- Microsoft is discontinuing most ergonomic keyboards, even though the first keyboard came out about 30 years ago.
- The news brought grief to believers.
- Jeff Atwood, co-founder of programming question-and-answer site Stack Overflow, refers to the original Microsoft Natural Keyboard from 1994, saying, “It was really comfortable to use.”
Brittany Matter’s home desk features a mouse, keyboard, and numeric keypad from the discontinued Microsoft Sculpt Ergonomic Desktop set. I keep my keyboard in my backpack when I travel because I want to work comfortably.
Microsoft CEO Satya Nadella said: memo When it was announced in January that there were “changes to our hardware portfolio,” the news had serious and alarming implications for people like Brittany Matter.
A freelance writer from Olympia, Washington, Matter is a fan of Microsoft’s ergonomic keyboard, which the company began selling the first version about 30 years ago. She also took a keyboard and mouse with her when she traveled to Hawaii for a few days earlier this month.
Nadella’s sentence spelled the end of her beloved accessory.
“Have you ever experienced fainting symptoms?” Matter said in an interview. “It’s a crawling pain in the back of my neck. I can’t move my neck from side to side and it completely reduces my mobility. This is the pain I experienced when my mouse and keyboard were not ergonomic. ”
Keyboards were never big business for Microsoft. Microsoft rose to prominence with its ubiquitous PC software and then entered gaming in a big way with Xbox. Much of Microsoft’s business today consists of the use of cloud services by businesses, schools, and government agencies.
But since entering the keyboard business in 1994, four years ahead of the current market leader, Logitech, Microsoft has won many fans with its ergonomic products. The company will continue to produce keyboards, but will end production of its more well-known ergonomic products as part of a broader effort to prioritize growth categories.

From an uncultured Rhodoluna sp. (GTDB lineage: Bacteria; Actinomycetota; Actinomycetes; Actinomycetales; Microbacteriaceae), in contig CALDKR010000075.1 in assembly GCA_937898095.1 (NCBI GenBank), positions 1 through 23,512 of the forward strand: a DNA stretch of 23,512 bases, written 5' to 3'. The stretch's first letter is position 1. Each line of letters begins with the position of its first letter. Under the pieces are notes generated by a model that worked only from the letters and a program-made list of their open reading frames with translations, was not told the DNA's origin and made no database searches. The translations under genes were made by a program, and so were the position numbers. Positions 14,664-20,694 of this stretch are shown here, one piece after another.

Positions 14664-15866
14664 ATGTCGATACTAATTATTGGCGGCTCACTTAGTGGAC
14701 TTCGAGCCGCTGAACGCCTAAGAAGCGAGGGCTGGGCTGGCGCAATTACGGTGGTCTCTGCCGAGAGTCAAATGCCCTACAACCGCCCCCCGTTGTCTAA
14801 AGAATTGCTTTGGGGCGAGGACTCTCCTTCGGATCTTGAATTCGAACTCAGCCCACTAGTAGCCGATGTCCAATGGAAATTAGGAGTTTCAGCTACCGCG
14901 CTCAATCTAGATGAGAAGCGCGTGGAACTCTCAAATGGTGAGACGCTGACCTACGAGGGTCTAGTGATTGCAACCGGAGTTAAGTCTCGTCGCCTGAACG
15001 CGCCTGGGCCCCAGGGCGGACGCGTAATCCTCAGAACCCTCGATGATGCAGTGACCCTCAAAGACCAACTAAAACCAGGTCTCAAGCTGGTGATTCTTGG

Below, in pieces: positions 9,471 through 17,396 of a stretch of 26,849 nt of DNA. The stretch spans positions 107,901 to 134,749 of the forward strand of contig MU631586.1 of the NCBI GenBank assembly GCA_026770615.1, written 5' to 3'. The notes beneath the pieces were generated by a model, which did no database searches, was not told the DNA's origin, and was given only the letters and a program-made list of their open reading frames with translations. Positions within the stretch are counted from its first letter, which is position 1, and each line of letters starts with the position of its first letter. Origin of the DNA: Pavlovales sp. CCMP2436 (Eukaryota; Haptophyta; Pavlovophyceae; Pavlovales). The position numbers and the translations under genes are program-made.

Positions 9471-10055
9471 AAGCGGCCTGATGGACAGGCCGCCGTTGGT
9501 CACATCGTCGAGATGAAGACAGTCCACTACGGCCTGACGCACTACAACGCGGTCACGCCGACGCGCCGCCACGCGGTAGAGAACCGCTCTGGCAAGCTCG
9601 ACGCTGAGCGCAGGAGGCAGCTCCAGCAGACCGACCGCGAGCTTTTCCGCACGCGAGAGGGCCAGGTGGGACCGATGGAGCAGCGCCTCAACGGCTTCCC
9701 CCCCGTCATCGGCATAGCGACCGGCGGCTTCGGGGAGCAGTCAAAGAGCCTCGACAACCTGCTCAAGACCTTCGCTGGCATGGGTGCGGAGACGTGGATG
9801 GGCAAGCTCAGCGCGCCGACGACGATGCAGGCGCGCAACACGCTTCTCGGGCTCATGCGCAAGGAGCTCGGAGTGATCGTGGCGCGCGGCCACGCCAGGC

The beige Microsoft Natural Keyboard splits the letter keys into two clusters so that the typist’s left hand tilts slightly to the right and vice versa. Windows keys were placed on either side of the spacebar.
“It was a real pleasure to use,” said Jeff Atwood, co-founder of programming question-and-answer site Stack Overflow. “It looked cool. I could see they were going to do something. It wasn’t just beauty. It had a purpose.”
Matter discovered ergonomic keyboards about 10 years ago while working at Zulily. Her e-commerce company provided her with her ergonomic keyboard and mouse, which reduced the pain in her wrists.
Then she went Apple’s way and used the laptop’s built-in keyboard. And she found out four years ago that she was doing a freelance role at Marvel, but Marvel wouldn’t give her her equipment.
“We needed something under $100,” Matter said.
Wirecutter, the New York Times product review website, recommended Microsoft’s keyboard. She went to her Best Buy and bought her Sculpt Ergonomic Desktop, which includes a mouse, keyboard, and a separate numeric keypad that sits next to the keyboard.